Newspapers finally living up to digital first aspirations

Almost all newspaper brands have been bullish in the last couple of years that they really are “digital first” as their reporters break news online and work less around the daily print cycle. But until recently, the way most publishers worked with brands was far from 21st century.

Lara O'Reilly

Despite the death knell having been tolled for some years over print – just this week it emerged that Google’s advertising revenue alone surpassed the whole US newspaper and magazine industry in the first six months of 2012 – newspaper ad sales have still been geared around quarter, half and full pages or replications of this on websites.

All the journalistic expertise and the reader love towards newspaper brands appears to have been cast aside as the industry forces ads in the square-shaped slots – which are arguably rarely appreciated by the reader.

Fortunately newspaper brands, under the cosh of job cuts and under threat from new digital media owners, are now fine-tuning their resources to make the most of their in-house talent to boost their ad revenues – particularly online and on mobile.

The Guardian is now shaping its sales organisation to sell ad packages across media, rather than having different siloed teams to sell separate placements for print, desktop, mobile and tablet.
For brand’s most engaged readers – its “progressives” – the new ad model could soon mean that rather than seeing the same advert replicated as they read the paper in the morning and their tablet in the evening, different creative from the same brand will be served that is relevant to their device or time of day.

And rather than simply selling placements on its mobile app or page 7 in the newspaper (although for the time-being it will still offer this), media agencies and advertisers can buy their space across audience segments such as age or socio-economic groups. They can also set the Guardian briefs beyond “stick me in the lifestyle section” and task the paper to make them more relevant to a certain segment of an audience using the best of its journalistic understanding and expertise (obviously at a higher cost than your standard display ad).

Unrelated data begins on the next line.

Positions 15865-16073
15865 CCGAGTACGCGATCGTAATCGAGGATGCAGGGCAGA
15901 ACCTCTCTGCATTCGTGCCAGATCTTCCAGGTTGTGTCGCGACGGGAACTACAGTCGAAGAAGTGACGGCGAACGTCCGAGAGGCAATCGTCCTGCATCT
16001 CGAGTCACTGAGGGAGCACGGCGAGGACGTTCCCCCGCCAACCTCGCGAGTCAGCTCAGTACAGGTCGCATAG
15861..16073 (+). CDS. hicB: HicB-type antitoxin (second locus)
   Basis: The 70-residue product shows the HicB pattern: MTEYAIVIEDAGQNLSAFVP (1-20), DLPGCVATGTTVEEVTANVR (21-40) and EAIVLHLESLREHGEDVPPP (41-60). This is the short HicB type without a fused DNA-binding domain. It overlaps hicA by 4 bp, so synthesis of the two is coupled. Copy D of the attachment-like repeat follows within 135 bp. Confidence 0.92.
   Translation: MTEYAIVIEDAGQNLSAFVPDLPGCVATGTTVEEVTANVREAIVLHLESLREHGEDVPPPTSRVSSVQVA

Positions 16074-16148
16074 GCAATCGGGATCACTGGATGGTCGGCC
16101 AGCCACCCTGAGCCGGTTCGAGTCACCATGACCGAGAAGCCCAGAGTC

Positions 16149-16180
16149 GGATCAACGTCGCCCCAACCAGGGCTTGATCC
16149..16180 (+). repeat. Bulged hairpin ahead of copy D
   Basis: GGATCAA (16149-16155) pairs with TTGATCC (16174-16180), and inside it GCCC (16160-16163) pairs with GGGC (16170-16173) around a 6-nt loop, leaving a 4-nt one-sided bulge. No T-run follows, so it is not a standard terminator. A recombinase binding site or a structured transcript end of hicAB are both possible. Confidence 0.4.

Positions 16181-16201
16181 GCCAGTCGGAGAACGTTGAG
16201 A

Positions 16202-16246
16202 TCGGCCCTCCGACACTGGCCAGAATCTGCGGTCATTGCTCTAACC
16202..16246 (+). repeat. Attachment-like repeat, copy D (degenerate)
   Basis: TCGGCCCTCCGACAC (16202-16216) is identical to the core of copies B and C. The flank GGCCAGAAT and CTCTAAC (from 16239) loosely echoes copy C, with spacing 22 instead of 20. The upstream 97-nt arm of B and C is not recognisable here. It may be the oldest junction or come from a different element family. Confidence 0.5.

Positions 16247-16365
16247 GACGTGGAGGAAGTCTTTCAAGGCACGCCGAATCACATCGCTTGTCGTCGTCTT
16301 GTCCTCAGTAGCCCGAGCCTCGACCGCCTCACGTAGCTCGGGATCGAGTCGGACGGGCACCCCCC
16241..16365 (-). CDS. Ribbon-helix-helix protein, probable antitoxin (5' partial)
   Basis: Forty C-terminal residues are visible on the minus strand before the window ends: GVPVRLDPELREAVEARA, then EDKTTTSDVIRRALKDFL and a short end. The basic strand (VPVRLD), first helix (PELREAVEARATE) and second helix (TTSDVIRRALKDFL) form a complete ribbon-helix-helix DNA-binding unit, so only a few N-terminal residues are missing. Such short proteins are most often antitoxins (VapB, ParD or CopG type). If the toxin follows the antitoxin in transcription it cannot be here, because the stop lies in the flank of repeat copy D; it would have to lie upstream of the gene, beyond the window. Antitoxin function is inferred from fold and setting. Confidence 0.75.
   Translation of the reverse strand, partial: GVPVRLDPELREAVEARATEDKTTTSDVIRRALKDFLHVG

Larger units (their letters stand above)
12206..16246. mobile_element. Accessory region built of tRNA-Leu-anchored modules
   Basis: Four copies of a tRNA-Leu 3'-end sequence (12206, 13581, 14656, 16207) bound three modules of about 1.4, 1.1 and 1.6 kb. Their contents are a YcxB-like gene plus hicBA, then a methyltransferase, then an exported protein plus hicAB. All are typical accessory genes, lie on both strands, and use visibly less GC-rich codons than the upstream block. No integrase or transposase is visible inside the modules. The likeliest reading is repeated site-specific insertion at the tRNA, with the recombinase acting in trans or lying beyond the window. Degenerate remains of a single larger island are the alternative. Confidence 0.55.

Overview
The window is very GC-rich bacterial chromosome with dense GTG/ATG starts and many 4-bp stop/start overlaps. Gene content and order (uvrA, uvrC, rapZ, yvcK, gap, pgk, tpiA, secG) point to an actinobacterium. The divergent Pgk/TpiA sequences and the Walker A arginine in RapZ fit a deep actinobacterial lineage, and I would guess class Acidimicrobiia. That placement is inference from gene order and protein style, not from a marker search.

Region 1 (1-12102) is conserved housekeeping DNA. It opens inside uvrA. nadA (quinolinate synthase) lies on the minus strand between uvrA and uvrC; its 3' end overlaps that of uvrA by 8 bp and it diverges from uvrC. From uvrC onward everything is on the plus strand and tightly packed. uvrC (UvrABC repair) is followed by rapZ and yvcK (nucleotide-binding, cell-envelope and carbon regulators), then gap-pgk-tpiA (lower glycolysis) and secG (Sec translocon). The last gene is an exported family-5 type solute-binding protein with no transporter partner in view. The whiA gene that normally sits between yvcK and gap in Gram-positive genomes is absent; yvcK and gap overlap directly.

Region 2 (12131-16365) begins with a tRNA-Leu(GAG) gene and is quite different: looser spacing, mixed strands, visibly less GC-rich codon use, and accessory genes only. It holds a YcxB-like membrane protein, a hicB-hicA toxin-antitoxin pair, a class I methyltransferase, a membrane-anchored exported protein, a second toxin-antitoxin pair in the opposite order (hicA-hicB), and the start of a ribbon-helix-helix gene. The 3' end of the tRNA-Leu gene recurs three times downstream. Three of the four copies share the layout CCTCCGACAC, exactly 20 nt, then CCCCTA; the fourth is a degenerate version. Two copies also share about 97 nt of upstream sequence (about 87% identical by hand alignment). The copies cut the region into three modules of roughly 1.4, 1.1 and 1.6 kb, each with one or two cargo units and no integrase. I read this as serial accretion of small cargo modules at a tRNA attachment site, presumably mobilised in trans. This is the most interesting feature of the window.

Elsewhere, free urban newspaper brand Metro revealed this week it is experimenting with new ad formats such as mobile payments and full-page interstitials between swipes on its new website as it looks to boost the utility of the ads it presents its readers.

The choice not to adopt this kind of model sooner may have been what was and still is holding back newspaper publishers from serving their brand partners better.

Newspaper brands are starting to realise that being digital first doesn’t just mean tweeting from a riot or running a live video stream of Obama’s inauguration speech – the mantra should also apply to the way they work with brands.

And when it comes to assessing the success of these new campaigns, they are wising up to the idea that media value with newspaper brands shouldn’t be defined by column inches. The language of ROI should be the same as on other platforms rather than attempting to fly a lone flag for bygone era.

At a time when consumers aren’t prepared to pay for content, it is more necessary than ever that newspaper brands ensure they are best serving the needs of what could soon be their only source of revenue: digital advertisers.

Being digital first means being nimble, quick to adapt and ready to experiment to offer brands the best possible value to engage with their desired audience. Newspaper brands are better placed than most other media owners to truly live up to this mantra with their dedicated audiences, years of archives and teams of experts. It’s a shame some publishers are still too stuck in their old ways to come around to realising this quite yet.

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